General Plastic Factors & Follow-on Petitions

Last September, the Patent Trial & Appeal Board (PTAB) held that the advanced state of a district court proceeding militated in favor of denying a petition for IPR in accordance with the General Plastic factors (NHK Spring Co. Ltd. v. Intri-Plex Technologies Inc). Given this holding, Patent Owners may now consider speedier forums, such as the International Trade Commission (ITC) as providing incremental protection from a PTAB challenge.

Last week, the Board clarified that consideration of late stage parallel proceedings is done only in the context of assessing discretionary institution of “follow-on” petitions under 35 U.S.C. § 314(a).  In doing so, the Board also highlighted that an advancing ITC action (even in a follow-on petition scenario) may be of a lesser concern than a district court proceeding given its unique nature.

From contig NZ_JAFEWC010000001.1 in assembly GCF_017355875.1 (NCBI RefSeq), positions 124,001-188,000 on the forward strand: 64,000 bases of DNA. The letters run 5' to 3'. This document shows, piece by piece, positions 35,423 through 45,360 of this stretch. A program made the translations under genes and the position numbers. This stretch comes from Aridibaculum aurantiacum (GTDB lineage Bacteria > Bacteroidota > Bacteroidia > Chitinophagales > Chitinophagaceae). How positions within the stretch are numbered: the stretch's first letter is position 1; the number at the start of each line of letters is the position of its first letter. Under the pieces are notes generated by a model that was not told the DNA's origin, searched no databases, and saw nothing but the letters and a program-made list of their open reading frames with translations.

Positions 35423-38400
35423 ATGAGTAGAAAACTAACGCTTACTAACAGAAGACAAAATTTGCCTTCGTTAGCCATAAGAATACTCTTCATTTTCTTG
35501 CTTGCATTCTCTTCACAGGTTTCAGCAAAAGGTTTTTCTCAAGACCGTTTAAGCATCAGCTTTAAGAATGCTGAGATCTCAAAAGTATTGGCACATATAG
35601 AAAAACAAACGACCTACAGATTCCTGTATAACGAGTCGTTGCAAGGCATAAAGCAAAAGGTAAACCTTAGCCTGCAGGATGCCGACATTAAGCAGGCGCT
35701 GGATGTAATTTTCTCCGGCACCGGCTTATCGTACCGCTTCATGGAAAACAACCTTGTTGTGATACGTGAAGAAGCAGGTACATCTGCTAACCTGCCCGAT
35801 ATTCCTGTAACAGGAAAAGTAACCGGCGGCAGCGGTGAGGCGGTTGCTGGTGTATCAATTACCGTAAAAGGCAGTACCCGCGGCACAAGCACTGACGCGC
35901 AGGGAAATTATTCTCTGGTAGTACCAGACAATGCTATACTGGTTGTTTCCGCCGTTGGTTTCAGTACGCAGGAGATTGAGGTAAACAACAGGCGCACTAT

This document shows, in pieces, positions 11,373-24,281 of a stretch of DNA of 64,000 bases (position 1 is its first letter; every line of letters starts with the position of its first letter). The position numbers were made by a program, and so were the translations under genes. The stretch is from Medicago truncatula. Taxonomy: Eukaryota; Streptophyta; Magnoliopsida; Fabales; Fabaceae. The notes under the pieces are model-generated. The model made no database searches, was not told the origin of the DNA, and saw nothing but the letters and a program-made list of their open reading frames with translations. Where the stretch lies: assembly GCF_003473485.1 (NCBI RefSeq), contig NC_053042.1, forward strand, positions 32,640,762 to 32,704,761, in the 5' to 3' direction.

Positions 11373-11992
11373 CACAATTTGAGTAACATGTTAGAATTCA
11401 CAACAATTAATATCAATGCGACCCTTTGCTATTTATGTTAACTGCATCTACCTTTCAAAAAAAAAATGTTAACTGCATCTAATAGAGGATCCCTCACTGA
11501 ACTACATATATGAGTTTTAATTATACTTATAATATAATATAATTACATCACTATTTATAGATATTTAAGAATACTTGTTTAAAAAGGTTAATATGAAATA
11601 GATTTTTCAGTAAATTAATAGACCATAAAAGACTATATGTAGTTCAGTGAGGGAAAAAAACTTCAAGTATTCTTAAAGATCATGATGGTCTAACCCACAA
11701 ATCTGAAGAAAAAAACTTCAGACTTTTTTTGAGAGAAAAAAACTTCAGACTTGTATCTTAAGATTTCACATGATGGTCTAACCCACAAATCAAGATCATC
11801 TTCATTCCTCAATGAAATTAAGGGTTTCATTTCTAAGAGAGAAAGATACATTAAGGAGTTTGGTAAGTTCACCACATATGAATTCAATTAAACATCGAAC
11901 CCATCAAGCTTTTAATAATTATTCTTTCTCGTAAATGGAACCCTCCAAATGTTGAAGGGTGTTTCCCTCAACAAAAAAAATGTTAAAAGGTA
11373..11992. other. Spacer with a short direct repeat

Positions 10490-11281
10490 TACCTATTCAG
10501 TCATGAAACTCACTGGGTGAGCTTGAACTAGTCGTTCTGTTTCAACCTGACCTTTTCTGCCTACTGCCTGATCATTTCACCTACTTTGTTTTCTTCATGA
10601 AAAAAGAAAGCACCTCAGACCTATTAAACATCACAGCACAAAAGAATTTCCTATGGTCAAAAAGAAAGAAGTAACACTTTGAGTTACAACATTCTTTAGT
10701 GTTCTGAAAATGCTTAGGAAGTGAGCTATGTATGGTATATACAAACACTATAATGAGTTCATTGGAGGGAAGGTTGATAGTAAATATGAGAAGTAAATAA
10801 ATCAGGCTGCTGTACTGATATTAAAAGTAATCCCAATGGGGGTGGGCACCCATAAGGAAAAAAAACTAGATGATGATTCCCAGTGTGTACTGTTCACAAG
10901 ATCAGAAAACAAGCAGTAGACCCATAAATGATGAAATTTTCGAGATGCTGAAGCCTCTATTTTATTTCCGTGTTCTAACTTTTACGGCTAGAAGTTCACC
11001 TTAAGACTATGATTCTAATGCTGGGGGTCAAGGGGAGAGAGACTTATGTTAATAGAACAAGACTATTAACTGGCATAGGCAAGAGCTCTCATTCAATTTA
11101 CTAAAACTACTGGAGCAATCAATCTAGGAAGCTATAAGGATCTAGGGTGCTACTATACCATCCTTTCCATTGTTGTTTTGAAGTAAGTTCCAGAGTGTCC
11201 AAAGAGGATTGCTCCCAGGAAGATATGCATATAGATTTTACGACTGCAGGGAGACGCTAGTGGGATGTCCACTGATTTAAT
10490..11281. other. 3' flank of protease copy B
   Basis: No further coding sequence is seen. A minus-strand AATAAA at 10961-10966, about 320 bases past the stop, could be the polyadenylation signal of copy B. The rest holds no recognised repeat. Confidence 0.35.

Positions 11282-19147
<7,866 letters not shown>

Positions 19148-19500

In Wirtgen America, Inc. v. Caterpillar Paving Products Inc., IPR2018-01201 (here), the Patent Owner identified a concurrent ITC proceeding where the ALJ’s Initial Determination is set to issue months before the PTAB’s institution decision, and where the invalidity arguments presented at the ITC are identical to the grounds in the PTAB proceeding. Citing to NHK Spring, Patent Owner argued that General Plastic Factor (6) “the finite resources of the Board,” and (7) “the requirement under 35 U.S.C. § 316(a)(11) to issue a final determination not later than 1 year after the date on which the Director notices institution of review,” favored denying institution “because instituting inter partes review would be inefficient and would waste the Board’s resources.”

Despite the advanced ITC action, the Board rejected Patent Owner’s argument, explaining:

[T]he petitions at issue in General Plastics were follow-on petitions. Further, as noted by Petitioner, the ITC does not have the authority to invalidate a patent and ITC decisions do not necessarily pertain to the issues raised in an inter partes review petition . . .

(emphasis added)

While the General Plastic Factors were deemed inapplicable in this scenario, the lack of ITC invalidation authority as compared to the PTAB may result in advanced stage district court proceedings being given more weight in follow-on petition scenarios akin to NHK Spring.